on July 9, 2019 | Last updated July 9, 2019
MaeThe Fisherman's Song (We All Need Love)
Release Type: User Audio Type: Single-track Reductions: Yes (Authored) Pitched Vocals: Yes Vocals Gender: Male (2)
Let me introduce you to a little band by the name of Mae, short for Multi-sensory Aesthetic Experience." While frequently grouped in with emo bands the likes of Jimmy Eat World and Motion City Soundtrack, I firmly disagree: their style crosses sonic barriers beyond lyrics of heartbreak, and makes something truly their own, in the spirit of indie rock. The Fisherman's Song (We All Need Love) may just be Mae's crowning achievement in this style; and even then, there's several contenders. A nearly 9 minute long epic off of the band's 2009 EP (m)orning (part of their three part EP series Morning, Afternoon, and Evening), The Fisherman's Song tells the story of a man longing to finish a song, so he goes down to the ocean with his guitar, where he meets with a fisherman who shares some wisdom with him to finish his song: "we all need love."
Let's go down the list of notable parts: let's start with drums. Jacob Marshall's drumming on this track has to be some of the most unique I've seen in a while; both in variety and challenge. While not impossible by any stretch, there's still many parts where people will trip up if they're not completely careful, especially during the guitar solo, with an odd ride cymbal/snare combination being a highlight that'll take many hours of practice to get right.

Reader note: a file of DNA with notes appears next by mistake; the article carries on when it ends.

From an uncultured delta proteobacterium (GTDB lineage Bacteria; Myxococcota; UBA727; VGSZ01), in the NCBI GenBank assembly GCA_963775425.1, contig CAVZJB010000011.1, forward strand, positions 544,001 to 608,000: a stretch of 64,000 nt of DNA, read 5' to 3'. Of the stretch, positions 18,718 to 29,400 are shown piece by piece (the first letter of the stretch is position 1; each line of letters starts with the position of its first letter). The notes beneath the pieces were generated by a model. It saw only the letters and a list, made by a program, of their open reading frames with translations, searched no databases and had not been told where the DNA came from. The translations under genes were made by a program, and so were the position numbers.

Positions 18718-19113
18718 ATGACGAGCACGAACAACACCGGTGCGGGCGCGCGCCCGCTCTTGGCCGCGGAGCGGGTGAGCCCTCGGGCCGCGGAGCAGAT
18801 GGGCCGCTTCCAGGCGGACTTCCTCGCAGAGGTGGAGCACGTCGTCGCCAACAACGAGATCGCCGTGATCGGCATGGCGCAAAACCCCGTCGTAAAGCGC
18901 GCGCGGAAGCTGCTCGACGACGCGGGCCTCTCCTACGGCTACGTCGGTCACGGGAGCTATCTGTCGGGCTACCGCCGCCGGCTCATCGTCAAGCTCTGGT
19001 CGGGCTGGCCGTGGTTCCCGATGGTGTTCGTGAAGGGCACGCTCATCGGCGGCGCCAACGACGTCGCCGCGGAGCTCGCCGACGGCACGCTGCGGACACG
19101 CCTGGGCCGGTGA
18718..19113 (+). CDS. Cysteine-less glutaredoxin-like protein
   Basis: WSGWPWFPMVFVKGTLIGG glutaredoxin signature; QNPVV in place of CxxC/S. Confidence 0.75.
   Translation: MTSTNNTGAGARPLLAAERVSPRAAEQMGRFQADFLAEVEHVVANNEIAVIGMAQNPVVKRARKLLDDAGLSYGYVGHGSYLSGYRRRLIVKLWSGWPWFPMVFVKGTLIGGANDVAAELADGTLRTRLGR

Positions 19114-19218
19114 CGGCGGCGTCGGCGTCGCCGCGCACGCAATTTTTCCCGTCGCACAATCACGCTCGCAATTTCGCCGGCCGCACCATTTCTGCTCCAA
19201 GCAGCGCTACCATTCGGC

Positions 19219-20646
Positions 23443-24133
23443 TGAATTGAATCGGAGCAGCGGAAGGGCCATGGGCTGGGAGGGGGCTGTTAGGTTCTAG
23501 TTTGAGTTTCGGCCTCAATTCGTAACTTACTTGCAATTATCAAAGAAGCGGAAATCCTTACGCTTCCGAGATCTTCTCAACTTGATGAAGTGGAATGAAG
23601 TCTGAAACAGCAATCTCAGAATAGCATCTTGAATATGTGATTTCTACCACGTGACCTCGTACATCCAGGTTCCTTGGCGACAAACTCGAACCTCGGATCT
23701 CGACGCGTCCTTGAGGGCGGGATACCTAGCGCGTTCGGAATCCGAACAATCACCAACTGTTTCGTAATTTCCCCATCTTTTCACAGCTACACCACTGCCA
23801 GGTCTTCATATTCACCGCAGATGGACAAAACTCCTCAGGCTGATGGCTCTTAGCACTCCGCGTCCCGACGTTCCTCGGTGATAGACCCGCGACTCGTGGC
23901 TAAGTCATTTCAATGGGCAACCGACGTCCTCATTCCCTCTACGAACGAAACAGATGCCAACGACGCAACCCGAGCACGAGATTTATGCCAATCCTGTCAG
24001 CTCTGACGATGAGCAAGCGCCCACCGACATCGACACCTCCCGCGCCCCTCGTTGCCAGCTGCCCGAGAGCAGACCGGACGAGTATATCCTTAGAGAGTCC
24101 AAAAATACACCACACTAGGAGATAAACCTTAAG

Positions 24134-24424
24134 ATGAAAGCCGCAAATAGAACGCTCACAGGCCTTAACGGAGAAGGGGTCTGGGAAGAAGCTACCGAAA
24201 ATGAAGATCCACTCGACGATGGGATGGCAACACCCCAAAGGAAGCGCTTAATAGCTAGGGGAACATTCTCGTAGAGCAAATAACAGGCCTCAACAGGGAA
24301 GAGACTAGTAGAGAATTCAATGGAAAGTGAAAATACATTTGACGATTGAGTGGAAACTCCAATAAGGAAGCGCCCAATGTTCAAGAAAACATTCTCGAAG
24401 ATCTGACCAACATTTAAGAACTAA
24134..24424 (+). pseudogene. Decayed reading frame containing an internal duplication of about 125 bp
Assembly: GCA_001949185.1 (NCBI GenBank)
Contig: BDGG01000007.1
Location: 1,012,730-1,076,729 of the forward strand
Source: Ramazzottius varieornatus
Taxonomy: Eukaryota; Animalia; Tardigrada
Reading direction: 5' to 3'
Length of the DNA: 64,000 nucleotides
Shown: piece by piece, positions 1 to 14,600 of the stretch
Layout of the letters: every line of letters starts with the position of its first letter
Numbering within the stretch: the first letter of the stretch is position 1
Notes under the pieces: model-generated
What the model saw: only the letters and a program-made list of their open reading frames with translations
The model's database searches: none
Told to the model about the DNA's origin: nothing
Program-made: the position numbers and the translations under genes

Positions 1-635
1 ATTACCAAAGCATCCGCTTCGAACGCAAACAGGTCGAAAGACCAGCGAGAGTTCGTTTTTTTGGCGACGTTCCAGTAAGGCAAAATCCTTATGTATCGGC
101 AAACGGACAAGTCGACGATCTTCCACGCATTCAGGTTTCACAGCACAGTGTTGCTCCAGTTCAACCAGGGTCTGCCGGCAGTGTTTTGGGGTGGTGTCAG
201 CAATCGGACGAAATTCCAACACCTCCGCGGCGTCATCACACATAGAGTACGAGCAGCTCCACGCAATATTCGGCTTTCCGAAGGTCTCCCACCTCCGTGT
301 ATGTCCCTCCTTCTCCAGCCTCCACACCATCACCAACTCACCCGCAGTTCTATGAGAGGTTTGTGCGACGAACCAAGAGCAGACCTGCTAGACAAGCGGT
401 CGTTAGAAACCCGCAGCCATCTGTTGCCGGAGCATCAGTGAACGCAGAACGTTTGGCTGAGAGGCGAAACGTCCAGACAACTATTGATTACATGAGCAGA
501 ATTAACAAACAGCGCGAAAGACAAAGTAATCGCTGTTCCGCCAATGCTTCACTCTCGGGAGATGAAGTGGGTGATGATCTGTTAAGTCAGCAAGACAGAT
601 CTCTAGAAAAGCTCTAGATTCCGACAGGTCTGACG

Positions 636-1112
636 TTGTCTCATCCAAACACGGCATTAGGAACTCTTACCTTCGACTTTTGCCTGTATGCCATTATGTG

Guitar on this track, gracefully provided by lead vocalist Dave Elkins and guitarist Zach Gehring, starts off with a nice acoustic intro that, while sounding nice, still hides a challenging riff. It then takes you on a journey of several different riffs, ranging from clean guitar strumming to power chords galore. The solo, played by Dave Elkins, puts your chops to the test after a long study session minutes before. The grand finale, in a dueling fashion with bass, is effectively the final boss of this chart; an amalgamation of ascending and descending chords that'll put your fingers in a twist.
Speaking of bass, it gets plenty of action here, too. While I'm not too sure who played bass on this track, I can only assume it was either Elkins or Gehring (my info source doesn't specify exactly), but that doesn't matter. While it mostly follows the guitar chart, it's still its own unique piece of work with occasional riffs thrown in.
Finally, we come to vocals. While the custom may SAY there's a harmony, that's actually false: it's just Elkins singing on this, yet the mix has him cutting into his own words occasionally, so that had to be remedied. As for the actual chart, Elkins' singing on this is astounding; he has a wide range on this track, low notes, high notes (for his chest voice, anyway), softly singing, harshly screaming, all while cramming in a mouthful of lyrics practically every phrase.
Overall, I made this epic the best it could be, and I invite you to try out this custom for yourself to truly experience what Mae has to offer; and that's love for music, love for the world around them. After all, we all need love.
EPILEPSY WARNING FOR THE PREVIEW VIDEO.
(It gets pretty insane.)